Few note virtualization's 'stealthy creep'

Oct 10, 2005

Virtualization, a concept that replaces the old model of a computer as a single “box” running only its own operating system and storing only its own data in its own format, is likely to revolutionize the IT industry.

There’s a plot afoot, and it’s not the latest detective show on prime time. It’s what’s known as virtualization.

“The disruptive force of virtualization is likely to revolutionize the IT industry in the next three to four years. But few are really noticing its stealthy creep,” says Dr. Jurij Paraszczak, Chief Technology Officer of the IBM Venture Capital group and Director of Technology for the IBM Research Emerging Business Group.

Virtualization is a broad concept, which may explain why it’s less noted than it deserves. Perhaps the simplest definition is that virtualization replaces the old concept of a computer as a single “box” running only its own operating system and storing only its own data in its own format. In place of the old model, virtualization allows a single computer to play different roles for different users. It also encompasses software that allows disparate operating systems and hardware to work together and file systems that allow access to information regardless of its form or origin. It even means virtual “computers” that are actually a collection of machines, some of which are called upon only when needed, on demand.

“Without a doubt virtualization is occurring across the entire IT stack — from the chips through the hardware subsystems, the operating system and applications,” says Dr. Paraszczak.

In the real world, that translates to giving the Australian Open an infrastructure that can scale up to handle more than 80 times its regular traffic during the tennis tournament and then scale down once the matches are over. Or it can mean providing Locus Pharmaceuticals in Pennsylvania access to IBM Deep Computing Capacity on demand. The company can use supercomputing power whenever it’s needed and pay only for the resources it uses.

“The combination of increased speed and access to computing power has expanded our project capacity by a factor of four, allowing us to consider even more critical disease targets,” says Jeff Wiseman, a Locus vice president.

“Integrated virtualization will dramatically change the control points in the system architecture and allow enterprises to focus on business features rather than the underlying infrastructure,” says Dr. Paraszczak.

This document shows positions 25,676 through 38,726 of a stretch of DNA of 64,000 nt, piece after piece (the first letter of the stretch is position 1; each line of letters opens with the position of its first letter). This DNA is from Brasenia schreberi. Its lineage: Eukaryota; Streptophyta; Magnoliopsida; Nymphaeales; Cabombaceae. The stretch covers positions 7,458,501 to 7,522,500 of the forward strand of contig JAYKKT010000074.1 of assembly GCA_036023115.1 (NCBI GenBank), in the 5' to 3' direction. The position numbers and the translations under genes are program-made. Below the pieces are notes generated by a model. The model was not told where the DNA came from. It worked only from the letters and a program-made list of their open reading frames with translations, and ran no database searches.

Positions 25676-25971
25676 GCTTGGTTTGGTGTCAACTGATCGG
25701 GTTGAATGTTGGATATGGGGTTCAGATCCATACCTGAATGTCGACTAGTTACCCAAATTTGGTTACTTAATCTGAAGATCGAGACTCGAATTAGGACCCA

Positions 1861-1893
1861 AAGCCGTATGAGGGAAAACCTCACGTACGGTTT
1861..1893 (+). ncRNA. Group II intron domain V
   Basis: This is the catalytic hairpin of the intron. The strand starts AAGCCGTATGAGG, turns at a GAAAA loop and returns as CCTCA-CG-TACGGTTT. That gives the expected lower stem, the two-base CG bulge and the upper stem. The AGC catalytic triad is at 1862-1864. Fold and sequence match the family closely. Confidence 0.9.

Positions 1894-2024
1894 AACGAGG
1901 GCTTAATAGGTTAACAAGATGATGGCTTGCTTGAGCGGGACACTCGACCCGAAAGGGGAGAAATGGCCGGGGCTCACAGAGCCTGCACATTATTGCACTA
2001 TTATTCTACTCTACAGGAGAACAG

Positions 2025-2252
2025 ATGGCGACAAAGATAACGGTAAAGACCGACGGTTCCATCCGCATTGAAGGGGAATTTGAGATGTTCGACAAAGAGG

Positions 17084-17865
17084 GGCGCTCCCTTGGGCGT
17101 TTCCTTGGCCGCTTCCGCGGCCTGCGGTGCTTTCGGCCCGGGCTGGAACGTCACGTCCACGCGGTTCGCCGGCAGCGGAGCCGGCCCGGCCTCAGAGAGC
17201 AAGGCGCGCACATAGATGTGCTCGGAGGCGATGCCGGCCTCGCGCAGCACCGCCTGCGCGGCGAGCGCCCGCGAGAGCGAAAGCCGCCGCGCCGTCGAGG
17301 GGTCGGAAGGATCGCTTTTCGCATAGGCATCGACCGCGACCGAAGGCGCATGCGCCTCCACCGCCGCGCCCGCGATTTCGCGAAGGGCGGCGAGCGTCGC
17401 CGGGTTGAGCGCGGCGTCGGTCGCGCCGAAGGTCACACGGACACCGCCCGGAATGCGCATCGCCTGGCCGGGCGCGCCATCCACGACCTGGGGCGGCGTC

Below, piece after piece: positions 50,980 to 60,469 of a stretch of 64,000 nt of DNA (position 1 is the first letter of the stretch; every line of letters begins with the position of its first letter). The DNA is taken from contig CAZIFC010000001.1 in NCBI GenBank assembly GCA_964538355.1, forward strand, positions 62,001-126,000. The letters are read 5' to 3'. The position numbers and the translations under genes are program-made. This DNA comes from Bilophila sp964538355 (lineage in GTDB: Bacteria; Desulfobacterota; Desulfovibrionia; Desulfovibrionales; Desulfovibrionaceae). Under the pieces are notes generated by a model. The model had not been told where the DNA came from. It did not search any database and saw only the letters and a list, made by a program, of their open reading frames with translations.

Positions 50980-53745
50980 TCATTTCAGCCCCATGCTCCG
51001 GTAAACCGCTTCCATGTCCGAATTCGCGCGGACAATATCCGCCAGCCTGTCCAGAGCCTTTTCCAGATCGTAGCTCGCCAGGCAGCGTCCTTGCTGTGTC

Source: IBM

Explore further: Modular disability aids for world's poorest

add to favorites email to friend print save as pdf

Related Stories

Hands-on with Microsoft's hologram device

Jan 23, 2015

Microsoft didn't use skydivers or stunt cyclists to introduce what it hopes will be the next big leap in computing technology. Instead, with its new HoloLens headset, the company is offering real-world examples ...

Millennials use tech tools to jump into investing

Jan 22, 2015

It's the Facebookification of financial investing. From social networking platforms that allow young investors to follow each other's stock-picking mojo, to websites for first-timers hungry for a piece of the Silicon Valley ...

Recommended for you

Modular disability aids for world's poorest

9 minutes ago

Brunel University London design engineering student Cara O'Sullivan's final year project aims to help developing countries make their own disability aids using modular components.

Nintendo's nine-month profit jumps on cheap yen

4 hours ago

Nintendo reported a nearly six-fold increase in profit for the first three quarters of the fiscal year Wednesday and raised its earnings forecast as a cheap yen masked weak sales.

User comments : 0

Please sign in to add a comment. Registration is free, and takes less than a minute. Read more

Click here to reset your password.
Sign in to get notified via email when new comments are made.